Review: The Princeton Encyclopedia of Mammals

Alright birders, let’s take a break from spring migration (if that’s even possible) and challenge your other-nature knowledge. Do you know the defining features of a mammal?

Sure, the average person could provide the correct – if not complete – answer of “they have hair.” But I know second-graders who can do that. A more knowledgeable person might add “they are warm-blooded,” or “they nurse their young with milk.”

As it happens, defining a mammal can be quite tricky, especially when one considers their sheer diversity. In short, mammals are vertebrates that

  • possess mammary glands to produce milk for their young;
  • have hair at some point in time during their development;
  • can generate their own body heat;
  • and have unique skeletal attributes (specifically in the ear and jaw) which all other vertebrates lack.

It is this range of attributes (along with a long list of complicated but less consequential features) that allows mammals to be the most diverse and developmentally advanced group of vertebrates.

All of this and much, much more can be found in The Princeton Encyclopedia of Mammals, a mammoth volume that is equal parts textbook, coffee table book, and go-to reference for everything mammal. It provides a thorough introduction in which mammalian characteristics are carefully explained and current conservation issues are addressed. Then it meticulously outlines each mammalian order, providing facts, identification features, range maps, and gorgeous photos and illustrations. (I wish I could include images to illustrate just how beautiful this book is. Alas, none are available online, and photographs will not do it justice.)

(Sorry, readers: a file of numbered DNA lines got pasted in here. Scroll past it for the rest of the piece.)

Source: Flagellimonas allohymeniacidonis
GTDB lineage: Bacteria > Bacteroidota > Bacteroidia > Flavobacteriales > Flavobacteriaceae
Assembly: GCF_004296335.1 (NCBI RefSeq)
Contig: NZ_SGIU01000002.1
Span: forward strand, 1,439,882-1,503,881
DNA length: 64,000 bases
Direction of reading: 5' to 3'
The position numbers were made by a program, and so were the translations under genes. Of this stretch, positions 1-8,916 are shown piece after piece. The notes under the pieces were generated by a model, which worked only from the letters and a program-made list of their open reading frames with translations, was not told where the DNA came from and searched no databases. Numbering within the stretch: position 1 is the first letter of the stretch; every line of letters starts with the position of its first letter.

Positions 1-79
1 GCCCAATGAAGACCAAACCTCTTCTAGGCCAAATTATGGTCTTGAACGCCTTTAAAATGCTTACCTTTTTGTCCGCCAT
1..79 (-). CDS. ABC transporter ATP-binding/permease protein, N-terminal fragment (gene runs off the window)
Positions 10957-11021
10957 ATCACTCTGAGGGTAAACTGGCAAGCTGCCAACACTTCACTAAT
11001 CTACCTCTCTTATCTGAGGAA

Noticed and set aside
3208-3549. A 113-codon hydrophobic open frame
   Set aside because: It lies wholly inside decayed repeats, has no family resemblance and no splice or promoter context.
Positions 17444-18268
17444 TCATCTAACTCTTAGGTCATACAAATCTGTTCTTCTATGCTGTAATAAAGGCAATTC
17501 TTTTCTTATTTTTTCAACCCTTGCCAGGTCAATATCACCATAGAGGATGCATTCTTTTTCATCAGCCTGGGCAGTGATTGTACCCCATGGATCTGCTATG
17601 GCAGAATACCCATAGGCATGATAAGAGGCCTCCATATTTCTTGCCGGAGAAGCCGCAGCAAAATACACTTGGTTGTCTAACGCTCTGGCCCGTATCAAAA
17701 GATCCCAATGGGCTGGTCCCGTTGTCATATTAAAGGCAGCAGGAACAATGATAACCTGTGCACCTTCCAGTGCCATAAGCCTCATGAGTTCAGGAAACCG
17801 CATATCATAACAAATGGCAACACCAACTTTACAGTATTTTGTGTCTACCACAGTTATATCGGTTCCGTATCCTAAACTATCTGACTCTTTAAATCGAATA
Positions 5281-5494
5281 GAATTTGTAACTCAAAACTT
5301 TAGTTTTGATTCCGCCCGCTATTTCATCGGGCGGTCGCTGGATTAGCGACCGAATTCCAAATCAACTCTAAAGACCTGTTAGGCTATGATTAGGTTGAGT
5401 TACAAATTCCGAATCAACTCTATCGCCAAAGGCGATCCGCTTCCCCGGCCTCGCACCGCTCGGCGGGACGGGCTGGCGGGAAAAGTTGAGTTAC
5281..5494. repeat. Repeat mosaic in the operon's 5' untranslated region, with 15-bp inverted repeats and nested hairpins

Virtually every mammal species in the world is covered in these pages, though in varying detail. (There is more info on the North American beaver than for the pencil-tailed tree mouse, for example.) If that isn’t enough for you, fear not. The book also has in-text features that highlight things such as unique species, important behaviors, current research, or a particularly spectacular series of photos.

Here’s what I thought: this book is amazing. Yes, it’s huge. As in, its 900-odd pages weigh in at 8 pounds. (I checked.) And sure, it does not provide every detail for every species. But it is, in almost every sense of the word, comprehensive. If you want to find out about mammalian evolution, it’s there. If you want to find out more about their taxonomy, it’s there. Mating habits? Check. Raising young? Check. Genetic anomalies? Conservation happenings? Weird facts? Check, check, and check. This book has a vast amount of information, and it is fascinating to page through. I recommend it for anyone who is especially interested in the Animal Kingdom, for anyone who gets inordinately distracted by nature factoids, and especially for those who love looking at great photos. An excellent book that will appeal to a wide range of ages, knowledge bases, and uses.

As an aside, here are some fun facts that I gleaned while perusing the book for review:

  • Kangaroo rats and pocket mice have fur-lined cheek pouches (to carry stuff) that they can turn inside out for cleaning.
  • Mouse deer are actually an intermediate of pigs and deer (but you’ll have to travel to an Old World region to see them).
  • Most European dormice species hibernate for seven months of the year.
  • There is such a thing as a hammer-headed fruit bat. And it uses lek mating. You should probably look it up.

Disclaimer: I received a complimentary copy of this book from Princeton University Press.

Buy The Princeton Encyclopedia of Mammals at B&N.